Does Your Business Own Its Social Media Accounts?

When an employee creates and maintains a social media account on behalf of his/her employer, what happens to the account(s) when the employee is terminated or resigns?

The world is closely watching a federal case in the Northern District of California where a mobile news and reviews resource company, Phonedog, is suing a former employee Noah Kravitz (or independent contractor, depending on what news report you read) over who owns a Twitter account that was started in association with PhoneDog, and is now being used by Kravitz as his own Twitter account. The issues drawing so much attention include who owns a social media account – the employee who posts on it, or the employer on whose behalf the employee was posting. The other issue is what value, if any, can be placed on Twitter followers (or, by analogy Facebook likes), when social media attracts people who are portable and not “owned” by the social media account.

The crux of the lawsuit is that Kravitz was paid as a product reviewer and video blogger for PhoneDog from April 2006 through October 2010, and that this position included posting tweets on a Twitter account called @PhoneDog_Noah. After Kravitz left PhoneDog, he changed the name of the account to @noahkravitz, and kept its followers instead of relinquishing the account and its followers over to PhoneDog as was requested of him.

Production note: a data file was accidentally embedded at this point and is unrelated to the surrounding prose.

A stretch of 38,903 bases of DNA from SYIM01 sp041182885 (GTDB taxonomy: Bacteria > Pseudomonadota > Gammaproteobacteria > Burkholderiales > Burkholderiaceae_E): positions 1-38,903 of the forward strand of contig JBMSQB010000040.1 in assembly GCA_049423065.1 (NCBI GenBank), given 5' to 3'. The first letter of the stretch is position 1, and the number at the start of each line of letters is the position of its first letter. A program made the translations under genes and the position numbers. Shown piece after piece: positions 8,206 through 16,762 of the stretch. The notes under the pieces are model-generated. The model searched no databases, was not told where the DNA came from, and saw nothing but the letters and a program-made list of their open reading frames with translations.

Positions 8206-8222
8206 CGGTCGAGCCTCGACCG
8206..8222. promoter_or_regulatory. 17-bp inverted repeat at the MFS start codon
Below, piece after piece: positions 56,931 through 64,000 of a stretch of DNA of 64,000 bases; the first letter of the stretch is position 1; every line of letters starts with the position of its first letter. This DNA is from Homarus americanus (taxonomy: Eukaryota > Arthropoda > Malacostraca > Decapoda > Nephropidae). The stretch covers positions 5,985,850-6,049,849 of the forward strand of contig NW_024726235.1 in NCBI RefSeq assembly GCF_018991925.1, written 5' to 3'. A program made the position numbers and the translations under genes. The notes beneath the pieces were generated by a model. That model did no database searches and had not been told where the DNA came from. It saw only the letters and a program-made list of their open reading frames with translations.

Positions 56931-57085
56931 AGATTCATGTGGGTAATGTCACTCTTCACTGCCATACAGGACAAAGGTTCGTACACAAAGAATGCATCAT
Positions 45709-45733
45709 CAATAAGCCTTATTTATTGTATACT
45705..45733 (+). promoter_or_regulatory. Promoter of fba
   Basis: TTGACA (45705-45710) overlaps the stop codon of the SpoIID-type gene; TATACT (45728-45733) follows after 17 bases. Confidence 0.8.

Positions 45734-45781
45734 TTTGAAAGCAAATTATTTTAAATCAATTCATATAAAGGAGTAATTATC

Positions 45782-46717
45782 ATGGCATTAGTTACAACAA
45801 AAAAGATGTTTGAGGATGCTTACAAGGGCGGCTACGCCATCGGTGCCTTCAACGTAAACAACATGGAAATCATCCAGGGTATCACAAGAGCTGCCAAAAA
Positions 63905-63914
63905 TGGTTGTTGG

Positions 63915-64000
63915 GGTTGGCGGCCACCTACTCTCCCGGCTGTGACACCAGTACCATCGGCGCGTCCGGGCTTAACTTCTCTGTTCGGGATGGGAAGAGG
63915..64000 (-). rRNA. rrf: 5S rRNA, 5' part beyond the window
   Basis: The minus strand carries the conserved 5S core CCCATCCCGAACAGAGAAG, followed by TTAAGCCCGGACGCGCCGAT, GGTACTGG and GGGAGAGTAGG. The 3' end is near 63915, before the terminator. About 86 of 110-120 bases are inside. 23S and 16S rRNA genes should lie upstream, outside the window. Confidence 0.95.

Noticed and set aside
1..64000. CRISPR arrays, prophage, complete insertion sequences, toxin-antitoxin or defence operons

Michelle Sherman, Esq.  at JDSupra.com gives the following advice to employers:

In general, companies should to the greatest extent possible register social media accounts in their own names or through a senior marketing person and/or social media manager if the account needs to be in the name of a person. Further, on social media accounts such as Facebook pages, where you can have more than one administrator, companies should take advantage of this option and have several administrators. Having several administrators, and asserting control over the account, is another way to demonstrate “ownership” of the account, and also avoid some of the problems experienced by PhoneDog.